In 1994, the Vaccines for Children (VFC) program was instituted to assist children in remaining in their medical home for vaccinations.3 VFC reduced the cost of obtaining childhood vaccinations by providing publicly purchased vaccines at no charge to enrolled health care providers. Before VFC implementation, private providers would often refer parents who could not afford vaccines to health departments, thus fragmenting medical care.4 The effect of VFC has been to minimize that practice, the outcome being a greater percentage of children obtaining vaccinations in their medical home3,5–7 and a resultant rise in vaccination rates over the years since its implementation.
Several studies have examined the association between having regular preventive care visits and vaccination coverage for young children.8–10 However, only a few have created a definition of the medical home to examine how this factor influences vaccination coverage.8,11,12 The association between type of health insurance and continuity of insurance coverage with vaccination coverage have also been evaluated.13–17 However, most of the studies examining health insurance coverage have looked at how the presence or absence of insurance affected vaccination coverage but were not able to take into account the effect of insurance lapses on vaccination rates.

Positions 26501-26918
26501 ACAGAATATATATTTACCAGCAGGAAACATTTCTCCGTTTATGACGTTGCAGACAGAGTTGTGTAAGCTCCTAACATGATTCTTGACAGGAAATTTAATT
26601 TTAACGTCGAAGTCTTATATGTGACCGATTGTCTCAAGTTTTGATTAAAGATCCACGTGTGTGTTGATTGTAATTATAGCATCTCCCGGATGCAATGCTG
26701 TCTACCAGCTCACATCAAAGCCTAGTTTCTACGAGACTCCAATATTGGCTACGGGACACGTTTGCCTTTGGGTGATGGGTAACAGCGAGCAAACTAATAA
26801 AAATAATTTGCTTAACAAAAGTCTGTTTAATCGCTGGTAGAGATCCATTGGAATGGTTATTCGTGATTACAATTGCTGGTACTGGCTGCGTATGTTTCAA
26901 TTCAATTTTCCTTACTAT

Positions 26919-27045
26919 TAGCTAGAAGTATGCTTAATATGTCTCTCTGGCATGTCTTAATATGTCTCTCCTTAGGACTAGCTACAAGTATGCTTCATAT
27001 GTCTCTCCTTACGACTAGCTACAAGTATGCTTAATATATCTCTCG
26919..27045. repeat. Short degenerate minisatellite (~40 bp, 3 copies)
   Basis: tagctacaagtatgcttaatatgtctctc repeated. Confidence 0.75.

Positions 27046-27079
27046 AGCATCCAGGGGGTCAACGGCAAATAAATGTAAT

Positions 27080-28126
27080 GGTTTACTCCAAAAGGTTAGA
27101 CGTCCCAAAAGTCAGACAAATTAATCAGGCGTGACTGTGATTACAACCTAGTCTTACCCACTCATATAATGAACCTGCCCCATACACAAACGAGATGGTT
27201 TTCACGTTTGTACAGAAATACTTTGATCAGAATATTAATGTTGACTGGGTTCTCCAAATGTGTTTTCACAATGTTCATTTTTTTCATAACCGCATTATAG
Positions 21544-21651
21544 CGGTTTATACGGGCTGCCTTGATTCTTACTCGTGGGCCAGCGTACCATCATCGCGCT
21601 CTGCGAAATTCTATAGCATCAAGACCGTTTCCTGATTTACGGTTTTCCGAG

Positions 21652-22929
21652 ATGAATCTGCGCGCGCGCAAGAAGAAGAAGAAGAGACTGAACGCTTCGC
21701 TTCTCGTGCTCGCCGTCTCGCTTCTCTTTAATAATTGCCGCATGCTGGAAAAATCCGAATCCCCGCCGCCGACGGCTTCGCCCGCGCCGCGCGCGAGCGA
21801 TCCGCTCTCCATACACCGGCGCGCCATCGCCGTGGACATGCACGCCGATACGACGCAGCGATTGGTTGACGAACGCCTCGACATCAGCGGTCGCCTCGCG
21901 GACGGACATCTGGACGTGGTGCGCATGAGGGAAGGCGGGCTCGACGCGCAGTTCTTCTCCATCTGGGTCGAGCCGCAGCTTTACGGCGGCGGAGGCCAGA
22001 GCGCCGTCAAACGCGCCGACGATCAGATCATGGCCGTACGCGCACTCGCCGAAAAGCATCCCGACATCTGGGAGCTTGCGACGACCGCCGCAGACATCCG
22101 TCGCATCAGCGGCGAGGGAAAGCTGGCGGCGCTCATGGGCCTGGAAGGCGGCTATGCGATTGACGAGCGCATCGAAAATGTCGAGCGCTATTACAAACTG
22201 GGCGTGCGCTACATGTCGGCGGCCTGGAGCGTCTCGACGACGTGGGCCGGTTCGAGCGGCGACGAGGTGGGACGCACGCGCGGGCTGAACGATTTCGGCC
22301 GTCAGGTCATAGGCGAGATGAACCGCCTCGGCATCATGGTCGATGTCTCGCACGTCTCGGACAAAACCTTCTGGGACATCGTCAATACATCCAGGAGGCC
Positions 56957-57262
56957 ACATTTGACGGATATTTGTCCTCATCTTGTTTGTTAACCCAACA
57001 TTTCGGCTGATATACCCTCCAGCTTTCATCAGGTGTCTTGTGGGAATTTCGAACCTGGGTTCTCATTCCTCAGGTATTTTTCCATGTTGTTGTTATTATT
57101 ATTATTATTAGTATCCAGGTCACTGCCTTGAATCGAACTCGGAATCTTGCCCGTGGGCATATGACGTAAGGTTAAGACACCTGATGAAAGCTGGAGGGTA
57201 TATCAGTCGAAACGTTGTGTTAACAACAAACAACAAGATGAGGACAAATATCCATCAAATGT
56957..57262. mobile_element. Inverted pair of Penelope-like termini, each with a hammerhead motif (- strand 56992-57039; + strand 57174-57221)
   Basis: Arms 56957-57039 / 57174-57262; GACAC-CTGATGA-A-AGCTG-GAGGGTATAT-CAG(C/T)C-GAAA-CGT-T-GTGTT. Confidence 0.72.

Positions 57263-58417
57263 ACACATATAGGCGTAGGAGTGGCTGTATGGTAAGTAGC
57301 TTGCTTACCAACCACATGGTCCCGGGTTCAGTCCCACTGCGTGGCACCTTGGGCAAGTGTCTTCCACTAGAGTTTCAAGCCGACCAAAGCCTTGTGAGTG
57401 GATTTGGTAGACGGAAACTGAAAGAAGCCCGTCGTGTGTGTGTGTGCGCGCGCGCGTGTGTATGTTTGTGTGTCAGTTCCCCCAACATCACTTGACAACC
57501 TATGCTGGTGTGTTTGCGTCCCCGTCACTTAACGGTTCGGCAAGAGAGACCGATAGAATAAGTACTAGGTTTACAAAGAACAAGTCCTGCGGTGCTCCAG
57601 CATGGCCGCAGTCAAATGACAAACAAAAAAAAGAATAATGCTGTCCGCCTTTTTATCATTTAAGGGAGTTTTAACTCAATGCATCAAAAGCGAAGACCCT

We used a nationally representative sample to examine how up-to-date (UTD) vaccination coverage for 19- to 35-month-old children was associated with continuous primary care in a medical home, type of health insurance, and lapses in health insurance coverage. As additional childhood vaccines are added to the schedule, understanding the impact of these factors on vaccine delivery becomes more important.
The National Survey of Children's Health (NSCH) was a module of the State and Local Area Integrated Telephone Survey, which is a broad-based, ongoing surveillance system that uses the sampling frame of the National Immunization Survey (NIS), conducted jointly by the Centers for Disease Control and Prevention's (CDC's) National Center for Health Statistics and the National Immunization Program. The survey design is described briefly in the article by Kogan and Newacheck18; more in-depth information can be found elsewhere.19 The NIS is a random-digit dialed telephone survey conducted annually by the CDC to obtain national, state, and selected urban-area estimates of vaccination coverage for US children aged 19 to 35 months at the time of the interview.20 It includes household- and child-specific information from the most knowledgeable respondent concerning the child's vaccination history followed by a mail survey to vaccination providers to verify vaccination information. Human subjects review was not required for this study.